What are challenges in equipment and staffing?
The service has a number of challenges, including a need to replace three ambulances at roughly $325,000 each, Allman said.
Taylor County EMS has six licensed ambulances, though not all are able to be used simultaneously. Repair costs are always a concern.
There is also the reality of the shortage of EMTs and paramedics in the state, he said, making it difficult to maintain a crew of high-quality personnel.
Other ambulance services are able to pay $30 an hour for a paramedic, he said.
“There’s no way we can compete with that, even with these numbers that we’ve provided you,” Allman told commissioners, which provide “a little bit of an hourly wage increase.”
Allman said he wouldn’t expect the county to be able to compete directly with much larger services.
What do commissioners think?
During a first run at the budget, Commissioner Brad Birchum said the county’s approach has to be forward-looking when it comes to ambulance service.
“We can’t live 10 to 15 years ago, we’ve got to look at 10 years from now,” he said. “That’s that’s what we’ve got to anticipate, the growth of our county and the need for (emergency services).”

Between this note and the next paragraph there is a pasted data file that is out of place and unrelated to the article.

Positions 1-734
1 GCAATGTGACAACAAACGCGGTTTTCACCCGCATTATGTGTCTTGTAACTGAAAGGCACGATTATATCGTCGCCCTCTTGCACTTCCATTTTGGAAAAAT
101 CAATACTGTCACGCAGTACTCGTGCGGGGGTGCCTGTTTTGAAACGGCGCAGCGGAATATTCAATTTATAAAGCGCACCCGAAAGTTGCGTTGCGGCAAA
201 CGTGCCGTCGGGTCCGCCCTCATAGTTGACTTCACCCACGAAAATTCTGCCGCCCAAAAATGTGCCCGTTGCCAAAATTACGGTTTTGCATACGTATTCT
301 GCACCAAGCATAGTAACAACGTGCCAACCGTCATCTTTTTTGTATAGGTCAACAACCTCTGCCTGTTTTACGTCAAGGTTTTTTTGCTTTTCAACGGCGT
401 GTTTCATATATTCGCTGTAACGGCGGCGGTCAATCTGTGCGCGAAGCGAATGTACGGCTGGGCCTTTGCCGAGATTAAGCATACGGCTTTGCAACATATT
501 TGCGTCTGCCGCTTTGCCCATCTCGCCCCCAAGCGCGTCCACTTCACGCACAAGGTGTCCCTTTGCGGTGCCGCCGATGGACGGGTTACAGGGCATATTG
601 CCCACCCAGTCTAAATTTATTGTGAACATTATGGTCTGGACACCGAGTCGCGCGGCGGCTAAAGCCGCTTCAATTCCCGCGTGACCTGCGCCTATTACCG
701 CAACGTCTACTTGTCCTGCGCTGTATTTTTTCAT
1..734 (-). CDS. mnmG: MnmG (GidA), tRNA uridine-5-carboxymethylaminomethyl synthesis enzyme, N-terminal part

Birchum encouraged the ambulance service to pursue American Rescue Plan Act funds to acquire federal dollars to help with some of its potential growing pains, a plan other commissioners also encouraged.
Commissioner Randy Williams noted the county’s relationship with Taylor County EMS was forged when MetroCare pulled out of serving the county’s unincorporated areas in 2011.
“The intent was never that Taylor County was going to take on totally funding an ambulance service,” he said. “So that’s one of the reasons we try to be really careful we don’t start getting so much money involved in that ambulance service − because it looks like we’re funding an ambulance service.”
People living in the city limits of Abilene, fully 85% of the county’s population, may not be a fan of paying for rural services, he said.
But there is potentially some shortsightedness in that, Williams said. A trip outside of town on U.S. Highway 277 toward San Angelo easily can turn hazardous, and drivers likely would want an ambulance to respond.
“This is a safety issue for everybody,” Williams said. “We are not required by law to fund an ambulance service, but we do it to help, just like we do with the volunteer fire departments. It’s the right thing to do.”
Williams said in his own talks with Allman, he has encouraged the service to start looking for more revenue outside of county taxpayers’ pockets.
“They’re providing services to people that live in the city of Merkel, people who live in the city of Tye, people that live in Buffalo Gap, people that live in Tuscola and even Lawn,” Williams said. “I really would like to see those municipalities join in the financial support of those services that are being brought to their citizens.”
Commissioner Chuck Statler said it’s understandable that growth in the county’s unincorporated areas understandably feeds Taylor County EMS’ strain to grow.
But the county has to look at needs with a fair eye, he said − and in the case of EMS services, as “a customer and a contractor relationship.”
“They are not a county entity, (so) we need to look at it as a business arrangement,” Statler said.